I recently spent a school year in Iceland about which I could surely right many articles. However, whilst I was there I befriended a lovely Lithuanian and she spent hours explaining how beautiful her country was and telling me that I should visit it. During Easter Break, I took up on her offer to see Lithuania. We flew from Iceland to Warsaw since it was the nearest place possible and then took the train up to near the border. Though Poland and Lithuania are linked geographically, the rail and bus connections between both countries need further development. A friend picked us up near the border from Augustow in Northern Poland and drove us to my friend’s hometown, the lovely spa town of Druskininkai. The day’s agenda had us going immediately to the capital, Vilnius then to Riga, Latvia for the night. One of the advantages of being in Europe is that crossing borders is easy as the Schengen Agreement means there are virtually no controls. Lithuania seems made for hitchhiking as the people are friendly and there are many bus stops along the main roads where one can comfortably wait to be picked up. Unfortunately, only people from the younger generation speak English. The Lithuanian language has changed very little over the past thousand years and they are proud of their language which is full of declensions and lines and dots where we would never imagine (dotting the “e” as well as the “i” for example). By hitchhiking, the 128 km trek to Vilnius can be done quite quickly and then met a friend for the three or four hour drive to Riga.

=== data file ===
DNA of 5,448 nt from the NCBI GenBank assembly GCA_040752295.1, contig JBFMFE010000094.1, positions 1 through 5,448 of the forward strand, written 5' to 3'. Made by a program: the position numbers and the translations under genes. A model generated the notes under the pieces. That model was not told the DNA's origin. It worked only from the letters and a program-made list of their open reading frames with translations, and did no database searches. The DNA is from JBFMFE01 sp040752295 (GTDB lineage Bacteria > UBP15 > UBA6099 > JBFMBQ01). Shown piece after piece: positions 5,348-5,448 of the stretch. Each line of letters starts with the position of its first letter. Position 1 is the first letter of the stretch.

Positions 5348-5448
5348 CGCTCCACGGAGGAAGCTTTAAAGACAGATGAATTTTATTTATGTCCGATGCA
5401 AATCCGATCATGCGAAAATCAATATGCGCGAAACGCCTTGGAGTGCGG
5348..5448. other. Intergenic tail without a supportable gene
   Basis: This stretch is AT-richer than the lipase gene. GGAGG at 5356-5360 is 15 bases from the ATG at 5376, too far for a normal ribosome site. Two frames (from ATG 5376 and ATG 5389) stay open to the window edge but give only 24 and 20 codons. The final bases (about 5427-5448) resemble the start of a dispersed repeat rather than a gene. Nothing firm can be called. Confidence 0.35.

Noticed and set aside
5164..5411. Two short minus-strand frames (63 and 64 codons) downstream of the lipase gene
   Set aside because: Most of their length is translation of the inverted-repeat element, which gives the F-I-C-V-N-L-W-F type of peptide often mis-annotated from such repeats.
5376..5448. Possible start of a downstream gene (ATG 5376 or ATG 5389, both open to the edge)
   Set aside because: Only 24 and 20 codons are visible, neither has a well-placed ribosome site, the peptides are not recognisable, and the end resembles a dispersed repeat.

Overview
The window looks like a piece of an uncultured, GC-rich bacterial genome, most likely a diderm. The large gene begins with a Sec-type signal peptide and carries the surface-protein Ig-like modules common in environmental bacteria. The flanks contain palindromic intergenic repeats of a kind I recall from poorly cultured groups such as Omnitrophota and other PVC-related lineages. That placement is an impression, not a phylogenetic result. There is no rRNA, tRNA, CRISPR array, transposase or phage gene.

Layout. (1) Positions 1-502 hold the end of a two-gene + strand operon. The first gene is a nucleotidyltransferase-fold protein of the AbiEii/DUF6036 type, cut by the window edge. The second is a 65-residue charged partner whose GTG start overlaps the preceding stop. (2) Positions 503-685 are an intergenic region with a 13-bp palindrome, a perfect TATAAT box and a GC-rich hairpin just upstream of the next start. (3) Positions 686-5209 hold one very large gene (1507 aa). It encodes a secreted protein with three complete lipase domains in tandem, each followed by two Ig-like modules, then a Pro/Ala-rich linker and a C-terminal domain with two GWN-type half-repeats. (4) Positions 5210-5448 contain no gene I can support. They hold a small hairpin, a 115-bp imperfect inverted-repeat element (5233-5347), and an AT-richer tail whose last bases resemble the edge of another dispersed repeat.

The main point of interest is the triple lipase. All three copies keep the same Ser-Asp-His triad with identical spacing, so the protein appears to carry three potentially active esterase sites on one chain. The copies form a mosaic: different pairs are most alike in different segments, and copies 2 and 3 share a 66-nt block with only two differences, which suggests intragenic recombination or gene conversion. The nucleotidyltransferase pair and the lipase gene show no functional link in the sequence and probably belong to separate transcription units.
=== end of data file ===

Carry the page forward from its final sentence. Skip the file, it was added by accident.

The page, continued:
After a day in Riga which is full out of its own history and a love for hockey rarely found out of Canada, we discovered the spectacular western coast of Lithuania. The country is characterized by an immense pine forest, fresh air and a radical transformation since the fall of the Soviet Union: the heavy polluting industry of the past has been filled with tourism and a market economy. The modern port city of Klaipéde is a prime example. From there, a ferry for 36 Litas (18$) will take you to the Curonian spit. It is one of the crown jewels of Baltic Sea coastline and its national park is a UNESCO World Heritage Site. The spit is full of pines growing on sand, a remarkable and beautiful phenomenon. Only a few kilometres in, one can see where fire destroyed part of the immense forest. Further, a clearing where thousands of grey herons nest and destroy the tall trees in which they live shows how the ecosystem works to find its own balance. Europe’s largest sand dunes are next and the beach nearby dwarfs anything Eastern Canada has to offer in terms of peacefulness and serenity. In the summertime, locals assure me that the beach is relatively quiet though the water is nice and the temperature outside reaches in the 30 Cs. The town of Nida lies at the southern tip of Lithuania’s part of the spit, Russia owns the rest. This town is famous for its fish which is highly recommended. Since I am less fond of fish, I tried a Lithuanian beer snack which is about as healthy as our poutine: deep-fried garlic bread with cheese melted on it - it is delicious.